Outside a Honda Motor Co. factory on Bangkok’s outskirts, Thai soldiers guide gravel bags lowered from a crane into a canal as guards stationed on the plant’s plastic-lined walls monitor rising floodwaters.

“This is our final stand,” Pongdej Sriwachirapradit, general manager of Thai Honda Manufacturing Co., told reporters Thursday. “The government needs to show it can protect this last major industrial estate. Foreign investors, especially the Japanese, are watching closely.”

Japan’s third-biggest automaker has already seen Thailand’s worst floods in 50 years inundate its auto factory in Ayutthaya Province. Company officials, determined not to let its motorcycle plant in Bangkok’s Lat Krabang Industrial Estate suffer the same fate, used personal ties to secure 200 soldiers to build a levy around the facility, Pongdej said.

Prime Minister Yingluck Shinawatra is struggling to maintain the confidence of investors who have watched floodwaters breach barricades at six major industrial estates. Thousands of factories supplying parts to companies including Apple Inc. and Toyota Motor Corp. are underwater, putting more than 600,000 workers at risk of losing jobs.

As one of the last major industrial complexes in the flood’s path before it drains into the Gulf of Thailand, Lat Krabang’s defense is key to restoring the government’s credibility among investors, Suparp Kleekhajai, vice industry minister, told factory managers Thursday.

“What investors are watching is how we protect the remaining industrial estates, especially Lat Krabang,” he said. “The collapse of remaining estates would be a humiliation to the government.”

Lat Krabang is 10 km north of Suvarnabhumi, Bangkok’s main international airport. Factories operated by Unilever, Isuzu Motors Ltd. and Cadbury PLC are among 231 employing 48,000 workers in the estate.

Swollen canals surrounding the estate threaten to spill onto access roads, and nearby shacks made of tin, plastic and wood are already submerged by about half a meter of water. Plastic sheets anchored with sandbags draped the walls outside many factories.

Honda has sent its own employees to monitor the floods in areas north of the estate to verify conflicting reports from the government and media, Pongdej said. More than 87 percent of respondents surveyed said the government’s information on the floods was unreliable, according to an Assumption University poll of 415 Bangkok residents taken Monday and Tuesday.

“We can’t risk anything now because Honda will have nothing after this plant,” said Pongdej. “There’s a lot of contradicting information and news. We don’t know who we should believe.”

Honda, which assembles the Civic, Jazz, CR-V and City models in its Thai plant and counts the country as its second-biggest Asian production base after China excluding Japan, produced about 170,000 units in Thailand last year.

Industry Minister Wannarat Charnnukul met with Pongdej and other factory managers at Lat Krabang Thursday to tell them the surge of water would arrive in 36 hours. It had already reached 1.7 meters, about half a meter below the levy height. The minister warned them that efforts to extend the barrier’s height by another meter were likely to fail.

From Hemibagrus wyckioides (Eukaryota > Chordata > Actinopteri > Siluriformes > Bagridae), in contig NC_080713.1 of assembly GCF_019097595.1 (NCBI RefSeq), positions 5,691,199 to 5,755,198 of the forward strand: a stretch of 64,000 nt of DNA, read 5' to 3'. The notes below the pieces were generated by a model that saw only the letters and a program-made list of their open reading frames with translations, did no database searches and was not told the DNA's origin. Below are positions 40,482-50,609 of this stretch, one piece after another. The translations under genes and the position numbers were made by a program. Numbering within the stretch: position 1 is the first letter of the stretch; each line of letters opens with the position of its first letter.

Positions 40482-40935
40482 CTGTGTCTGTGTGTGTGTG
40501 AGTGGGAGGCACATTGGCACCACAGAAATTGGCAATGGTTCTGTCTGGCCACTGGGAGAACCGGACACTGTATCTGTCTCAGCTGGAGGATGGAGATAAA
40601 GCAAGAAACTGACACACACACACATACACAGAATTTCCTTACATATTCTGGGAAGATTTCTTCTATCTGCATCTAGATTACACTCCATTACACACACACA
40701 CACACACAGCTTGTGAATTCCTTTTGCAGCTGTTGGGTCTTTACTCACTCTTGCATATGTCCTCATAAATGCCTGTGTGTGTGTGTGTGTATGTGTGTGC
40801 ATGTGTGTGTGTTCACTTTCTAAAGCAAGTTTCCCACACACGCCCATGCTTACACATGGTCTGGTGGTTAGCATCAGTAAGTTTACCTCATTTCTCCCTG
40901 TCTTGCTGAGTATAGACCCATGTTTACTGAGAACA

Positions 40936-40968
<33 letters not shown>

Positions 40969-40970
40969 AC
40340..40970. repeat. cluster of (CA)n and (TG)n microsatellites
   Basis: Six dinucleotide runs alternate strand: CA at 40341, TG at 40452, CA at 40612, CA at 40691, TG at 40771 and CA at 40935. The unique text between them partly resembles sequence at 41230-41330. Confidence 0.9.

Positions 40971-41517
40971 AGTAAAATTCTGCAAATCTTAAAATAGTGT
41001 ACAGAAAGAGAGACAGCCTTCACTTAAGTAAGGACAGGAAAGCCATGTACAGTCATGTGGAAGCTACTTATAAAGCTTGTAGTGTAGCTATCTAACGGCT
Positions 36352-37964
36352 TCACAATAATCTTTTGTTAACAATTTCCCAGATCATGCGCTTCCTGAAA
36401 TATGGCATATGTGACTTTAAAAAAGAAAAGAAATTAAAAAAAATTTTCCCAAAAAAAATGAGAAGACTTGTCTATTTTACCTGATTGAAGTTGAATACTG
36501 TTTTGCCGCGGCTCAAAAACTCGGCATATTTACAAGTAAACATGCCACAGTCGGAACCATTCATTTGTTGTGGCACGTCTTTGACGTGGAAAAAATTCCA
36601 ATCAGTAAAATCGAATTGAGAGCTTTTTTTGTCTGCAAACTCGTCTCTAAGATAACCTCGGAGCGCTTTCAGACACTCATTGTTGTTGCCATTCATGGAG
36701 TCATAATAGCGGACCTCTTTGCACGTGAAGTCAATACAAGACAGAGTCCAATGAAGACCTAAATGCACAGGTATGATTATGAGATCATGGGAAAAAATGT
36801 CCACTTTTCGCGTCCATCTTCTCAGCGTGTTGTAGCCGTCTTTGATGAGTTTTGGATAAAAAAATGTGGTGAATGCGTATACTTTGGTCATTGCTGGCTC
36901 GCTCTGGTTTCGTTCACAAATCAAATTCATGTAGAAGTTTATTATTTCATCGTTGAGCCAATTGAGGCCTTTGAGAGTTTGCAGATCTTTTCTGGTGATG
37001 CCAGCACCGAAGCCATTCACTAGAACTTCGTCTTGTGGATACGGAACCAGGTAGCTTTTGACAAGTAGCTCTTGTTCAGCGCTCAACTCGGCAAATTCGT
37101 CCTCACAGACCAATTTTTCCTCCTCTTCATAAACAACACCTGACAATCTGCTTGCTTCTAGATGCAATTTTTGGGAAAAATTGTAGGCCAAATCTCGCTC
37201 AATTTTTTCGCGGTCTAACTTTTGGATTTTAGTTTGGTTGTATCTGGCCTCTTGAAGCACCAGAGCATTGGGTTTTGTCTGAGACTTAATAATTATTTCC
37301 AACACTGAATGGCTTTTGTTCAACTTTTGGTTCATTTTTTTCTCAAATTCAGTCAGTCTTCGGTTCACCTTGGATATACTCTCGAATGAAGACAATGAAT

“We can’t rely on the extra meter because everywhere else it has been breached,” he told a room filled with company executives. “The water has conquered our best defenses.”

Monsoon rains about 25 percent over the 30-year average have filled upstream dams to capacity, prompting authorities to release large amounts of water this month down a flood plain the size of Florida. The waters have affected 14,254 factories and businesses in 20 provinces. At least 320 people have died in the floods since July.

Investors like Suraporn Simakulthorn, president of Kulthorn Kirby PCL, didn’t wait for government help. He stopped production Oct. 18 at his Lat Krabang factory that supplies compressors to companies including LG Electronics Inc., Toshiba Corp. and Samsung Electronics Co. and told staff to protect the facility with sandbags, bricks and metal plates welded against windows.

“We’re next in line to fall,” he said, walking by heavy machinery and assembly lines wrapped in plastic. “I don’t want to see my company under water.”

The government should divert more water through central Bangkok so the deluge doesn’t top levies in the industrial estate, said Suraporn, who opened the factory 30 years ago and has since expanded the complex over one of the estate’s main canals. Yingluck has vowed to protect inner Bangkok from flooding that has ravaged other provinces.

“The government doesn’t know what it’s doing,” Suraporn said. “They’ve already failed in protecting six industrial estates. If they can’t protect this one, I don’t think they can survive.”

Aid for firms in Thailand


Industry minister Yukio Edano said Friday the government is considering offering financial support for Japanese companies operating in and affected by the flooding in Thailand.

“Damage due to the flooding is gradually expanding, and the situation remains unpredictable,” Edano said. “It is affecting the supply chain of Japanese companies such as electronics appliance and vehicle makers.”

Edano made the comment while announcing the government’s plan to offer Thailand support, but he declined to go into detail on the possible aid for firms.

All of the Japanese automakers operating in Thailand were forced to halt production there as of Thursday, mostly due to disruptions to the supply chain.

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